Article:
Colonoscopy:

A colonoscope is a longer version of the sigmoidoscope. It allows the doctor to see the entire colon. If a polyp is found, the doctor may remove it. If anything else looks abnormal, a biopsy might be done.

To do this, a small piece of tissue is taken out through the colonoscope. The tissue is sent to the lab to see if cancer cells are present. This test can be uncomfortable. To avoid this, you will be given medicine through a vein to make you feel relaxed and sleepy.

Barium enema with air contrast:

A chalky substance is used to partly fill and open up the colon. Air is then pumped in to cause the colon to expand. This allows good x-ray films to be taken. You will need to use laxatives the night before the exam and have an enema the morning of the exam.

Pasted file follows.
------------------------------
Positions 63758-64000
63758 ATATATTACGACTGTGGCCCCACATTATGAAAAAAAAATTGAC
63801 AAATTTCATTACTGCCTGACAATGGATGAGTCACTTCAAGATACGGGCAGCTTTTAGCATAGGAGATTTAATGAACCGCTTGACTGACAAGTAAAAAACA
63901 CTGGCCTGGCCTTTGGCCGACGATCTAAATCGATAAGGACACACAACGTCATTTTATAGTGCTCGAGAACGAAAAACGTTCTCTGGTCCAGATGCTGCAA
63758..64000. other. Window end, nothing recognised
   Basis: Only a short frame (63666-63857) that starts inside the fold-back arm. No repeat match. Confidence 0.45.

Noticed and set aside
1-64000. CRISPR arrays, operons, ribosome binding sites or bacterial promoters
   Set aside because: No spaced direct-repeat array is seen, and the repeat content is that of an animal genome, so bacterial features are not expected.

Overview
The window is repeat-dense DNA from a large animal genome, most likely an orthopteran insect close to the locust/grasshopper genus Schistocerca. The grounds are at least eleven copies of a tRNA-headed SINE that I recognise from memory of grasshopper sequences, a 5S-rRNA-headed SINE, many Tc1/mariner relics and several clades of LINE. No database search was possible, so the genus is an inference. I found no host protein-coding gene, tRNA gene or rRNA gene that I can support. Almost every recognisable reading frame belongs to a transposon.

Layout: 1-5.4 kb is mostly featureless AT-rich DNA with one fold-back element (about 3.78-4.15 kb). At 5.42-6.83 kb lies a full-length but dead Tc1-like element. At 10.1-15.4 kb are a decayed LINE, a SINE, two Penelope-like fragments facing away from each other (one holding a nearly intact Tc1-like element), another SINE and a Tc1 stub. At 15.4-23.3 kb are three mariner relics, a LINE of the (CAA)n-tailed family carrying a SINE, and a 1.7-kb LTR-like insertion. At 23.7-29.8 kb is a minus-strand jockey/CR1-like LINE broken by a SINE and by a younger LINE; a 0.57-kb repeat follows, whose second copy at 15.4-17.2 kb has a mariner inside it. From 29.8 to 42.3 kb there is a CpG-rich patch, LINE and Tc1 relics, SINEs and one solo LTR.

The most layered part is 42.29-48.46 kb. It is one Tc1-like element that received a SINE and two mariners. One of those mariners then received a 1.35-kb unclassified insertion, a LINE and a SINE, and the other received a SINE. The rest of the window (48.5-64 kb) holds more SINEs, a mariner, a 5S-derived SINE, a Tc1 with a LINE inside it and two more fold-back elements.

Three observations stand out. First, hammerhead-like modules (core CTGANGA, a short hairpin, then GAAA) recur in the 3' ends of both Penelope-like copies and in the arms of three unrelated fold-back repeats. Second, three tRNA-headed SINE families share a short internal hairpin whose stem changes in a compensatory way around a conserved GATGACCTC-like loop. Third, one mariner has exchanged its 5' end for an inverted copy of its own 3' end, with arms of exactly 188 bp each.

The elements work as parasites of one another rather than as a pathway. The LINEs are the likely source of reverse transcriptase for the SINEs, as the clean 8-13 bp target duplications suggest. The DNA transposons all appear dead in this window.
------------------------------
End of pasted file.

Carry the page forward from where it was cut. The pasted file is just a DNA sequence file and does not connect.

Virtual colonoscopy:

You might think of this as a super x-ray of the colon. Air is pumped into the colon to cause it to expand, and then a special CT scan is done. Right now, this test is not among those recommended by the ACS or other major medical organizations for finding colon cancer early. More studies are needed to find out if it is as good as or better than other methods of finding colon cancer early.

What are the symptoms of colorectal cancer?

Most people with early colon cancer don’t have symptoms. Symptoms usually appear with more advanced disease. If something suspicious turns up as a result of screening or if you have symptoms, you will need further tests. Symptoms of colorectal cancer include:

A change in bowel habits such as diarrhea, constipation, or narrowing of the stool that lasts for more than a few days

A feeling that you need to have a bowel movement that doesn’t go away after doing so

Bleeding from the rectum or blood in the stool (often, though, the stool will look normal)

Cramping or steady stomach pain

Weakness and tiredness

Just because you have these symptoms does not mean you have cancer. But you need to talk to your doctor to be sure. It is also possible to have colon cancer and not have any symptoms.